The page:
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No. 682: Raw and Uncut
Photo by Angelina Litvin / Unsplash

No. 682: Raw and Uncut

📅 Today, Davis talks about raw milk and attitudes toward health, and Megan breaks down why Mayor O'Connell is so adamant about pushing his transit referendum right now.

Good afternoon, everyone.

This morning, a great article in Politico by Marc Novicoff dug into how the Republican Party has slowly wrenched the health platform away from Democrats. Just ten years ago, you could safely assume that if someone talked about organic food and expressed skepticism about vaccines, they probably voted Democrat.

Even the supposed "anti-vax" sentiments unquestioningly associated with the right today originated within the Democratic Party, with Robert F. Kennedy Jr. being the prototype of the health-conscious Democrat. Interestingly, RFK Jr. has more support from Republicans than Democrats heading into the 2024 presidential election.

This change has been especially pronounced since Covid emerged in Spring 2020, as skepticism towards established institutions grew on the right and the left fell into the loving arms of the pharmaceutical overlords they'd spent so long demonizing. I don't think we've come close to reckoning how consequential this shift is.

Novicoff's article, titled 'How Raw Milk Went from a Whole Foods Staple to a Conservative Signal', analyzes this by taking a close look at raw milk, as well as the various political factions advocating for both the deregulation of dairy farmers and the sale of an until-recently banned American staple.

He describes two factors that contributed to the conservative adoption of raw milk:

First, liberal elites gave up on it. Iowa Democrats overwhelmingly voted against the raw milk bill; it no longer gets sympathetic coverage in the New York Times, Washington Post, the New Yorker, Grist or The Nation. Whole Foods no longer sells it (although Erewhon now does), and perhaps fittingly, Whole Foods is now owned by Amazon, the trillion-dollar retailer whose employees donated overwhelmingly to Joe Biden over Donald Trump. Covid is sure to have played a role here, the era where many liberals internalized that trusting the experts distinguished them from Trump and those they considered anti-science (or worse, anti-vax). One study found that whether a school planned to reopen in the fall of 2020 was much more related to its county’s support for Trump in 2016 than it was to local Covid numbers.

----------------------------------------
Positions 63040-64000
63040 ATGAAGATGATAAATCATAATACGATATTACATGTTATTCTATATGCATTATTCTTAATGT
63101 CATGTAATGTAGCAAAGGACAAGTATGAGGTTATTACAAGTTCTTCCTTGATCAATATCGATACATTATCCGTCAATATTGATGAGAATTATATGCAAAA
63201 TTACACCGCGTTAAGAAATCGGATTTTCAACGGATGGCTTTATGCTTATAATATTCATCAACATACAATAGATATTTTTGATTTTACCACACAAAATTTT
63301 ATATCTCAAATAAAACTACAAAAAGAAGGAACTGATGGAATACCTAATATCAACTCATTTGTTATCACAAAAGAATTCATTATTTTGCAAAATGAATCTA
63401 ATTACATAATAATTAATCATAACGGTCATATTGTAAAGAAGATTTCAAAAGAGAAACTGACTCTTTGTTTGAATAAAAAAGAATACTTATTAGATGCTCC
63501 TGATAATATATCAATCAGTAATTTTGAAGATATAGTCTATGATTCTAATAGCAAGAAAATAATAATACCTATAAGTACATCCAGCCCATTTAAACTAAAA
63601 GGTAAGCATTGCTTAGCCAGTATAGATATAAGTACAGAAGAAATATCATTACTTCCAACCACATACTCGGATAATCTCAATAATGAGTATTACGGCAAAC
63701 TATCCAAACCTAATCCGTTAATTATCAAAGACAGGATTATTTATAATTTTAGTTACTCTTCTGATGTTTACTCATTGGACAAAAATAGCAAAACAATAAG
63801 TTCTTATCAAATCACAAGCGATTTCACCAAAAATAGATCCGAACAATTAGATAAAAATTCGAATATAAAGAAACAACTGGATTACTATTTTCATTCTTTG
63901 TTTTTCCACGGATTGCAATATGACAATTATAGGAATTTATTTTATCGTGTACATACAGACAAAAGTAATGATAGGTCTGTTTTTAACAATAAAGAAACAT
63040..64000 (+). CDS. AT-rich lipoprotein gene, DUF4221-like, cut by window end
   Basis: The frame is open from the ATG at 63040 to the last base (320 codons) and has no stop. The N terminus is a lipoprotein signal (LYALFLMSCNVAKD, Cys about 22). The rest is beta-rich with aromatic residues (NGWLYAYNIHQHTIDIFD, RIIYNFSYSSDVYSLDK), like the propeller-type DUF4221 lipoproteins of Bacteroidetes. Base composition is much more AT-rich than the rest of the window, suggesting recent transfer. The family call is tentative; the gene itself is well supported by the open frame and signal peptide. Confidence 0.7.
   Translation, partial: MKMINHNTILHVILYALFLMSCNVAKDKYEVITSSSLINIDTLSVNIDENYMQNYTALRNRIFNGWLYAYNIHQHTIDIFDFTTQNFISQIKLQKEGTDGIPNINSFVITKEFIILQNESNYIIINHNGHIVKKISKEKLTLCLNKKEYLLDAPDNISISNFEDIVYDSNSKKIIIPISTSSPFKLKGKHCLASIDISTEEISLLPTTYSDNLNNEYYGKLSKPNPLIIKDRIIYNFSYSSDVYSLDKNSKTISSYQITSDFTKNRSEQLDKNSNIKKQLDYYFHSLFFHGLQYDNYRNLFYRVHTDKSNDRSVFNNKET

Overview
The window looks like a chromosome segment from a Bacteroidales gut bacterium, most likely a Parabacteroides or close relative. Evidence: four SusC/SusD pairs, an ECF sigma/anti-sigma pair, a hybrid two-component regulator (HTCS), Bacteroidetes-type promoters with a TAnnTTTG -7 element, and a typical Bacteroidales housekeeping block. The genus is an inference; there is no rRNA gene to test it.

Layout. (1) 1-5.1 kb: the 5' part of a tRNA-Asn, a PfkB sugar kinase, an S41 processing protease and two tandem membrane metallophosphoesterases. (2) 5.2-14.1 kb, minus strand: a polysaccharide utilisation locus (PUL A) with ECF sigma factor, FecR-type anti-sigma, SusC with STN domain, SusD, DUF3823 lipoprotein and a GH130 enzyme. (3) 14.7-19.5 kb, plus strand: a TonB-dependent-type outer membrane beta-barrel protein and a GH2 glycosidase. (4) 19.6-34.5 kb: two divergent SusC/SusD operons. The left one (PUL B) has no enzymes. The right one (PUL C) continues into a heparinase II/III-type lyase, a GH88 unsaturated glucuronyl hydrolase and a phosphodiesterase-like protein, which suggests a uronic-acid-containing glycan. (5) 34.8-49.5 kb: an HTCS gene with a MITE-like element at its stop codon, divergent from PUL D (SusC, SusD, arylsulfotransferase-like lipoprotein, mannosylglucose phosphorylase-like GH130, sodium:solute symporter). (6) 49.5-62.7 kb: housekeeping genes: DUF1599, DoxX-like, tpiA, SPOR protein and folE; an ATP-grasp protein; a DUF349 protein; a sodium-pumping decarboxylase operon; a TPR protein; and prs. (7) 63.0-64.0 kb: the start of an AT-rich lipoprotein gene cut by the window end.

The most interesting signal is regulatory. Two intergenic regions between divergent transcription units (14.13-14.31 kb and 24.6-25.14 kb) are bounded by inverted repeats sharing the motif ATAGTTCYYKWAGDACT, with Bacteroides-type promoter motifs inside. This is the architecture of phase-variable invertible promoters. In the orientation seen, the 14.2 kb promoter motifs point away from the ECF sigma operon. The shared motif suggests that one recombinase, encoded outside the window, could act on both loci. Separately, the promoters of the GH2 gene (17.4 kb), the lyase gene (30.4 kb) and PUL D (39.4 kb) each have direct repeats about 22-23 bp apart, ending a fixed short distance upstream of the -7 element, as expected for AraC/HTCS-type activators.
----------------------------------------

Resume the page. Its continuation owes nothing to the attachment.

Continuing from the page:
At the same time, conservatives discovered that raw milk fit neatly inside a worldview that was increasingly skeptical of credentialed expertise. Though in some ways, it had always been a natural fit. As conservative writer Rod Dreher put it in a 2002 essay called “Crunchy Cons” about his love for the organic despite its liberal tinge (and the predictable sneering of his Republican colleagues), conservatism is in part defined by the belief that “generally speaking, Small and Local and Particular and Old are better.” Much more recently, Carmel Richardson wrote for The American Conservative after Iowa’s raw milk law went into effect that the law evoked “the ghost” of a “rugged ethos” present in American culture and history. 

What’s happened simultaneously is that Republicans now dominate the less educated and are home to the most avid conspiratorial thinkers. As Novicoff notes, “ 2009, far more Obama voters than McCain voters (27 percent vs. 2 percent) believed the conspiracy theory that George W. Bush had a hand in 9/11.”




✿ Come out and join us for a few beers on March 21st for our Spring Bar Hours with the fellas over at Ridge Runner (RegisterMore Info on RR)


From Megan Podsiedlik

It’s been three weeks since Mayor O’Connell announced his intention to offer voters a transit referendum this November. We have yet to see the final proposal, but O’Connell has made clear that a thirty-year investment in buses and infrastructure is “in many ways, our last best chance to take a huge step forward together as a city.” But why? During Friday’s media roundtable, the Pamphleteer asked the mayor why committing to dedicated transit funding is the right move, right now. 

“The long term answer is because this is also our best pathway to reappropriate federal dollars to Nashville,” O’Connell explained. “Over the next few years, this moment in particular has been one of the largest federal investments in infrastructure and service that we've seen.” 

O’Connell further underscored his sense of urgency. “That window is going to close at some point in the next three to four years….The idea that having predictable sources that can be used for local matches increase your probability in being able to use tax money we’re sending off to Washington right now anyway that would otherwise go to another city that's trying to make this kind of investment.”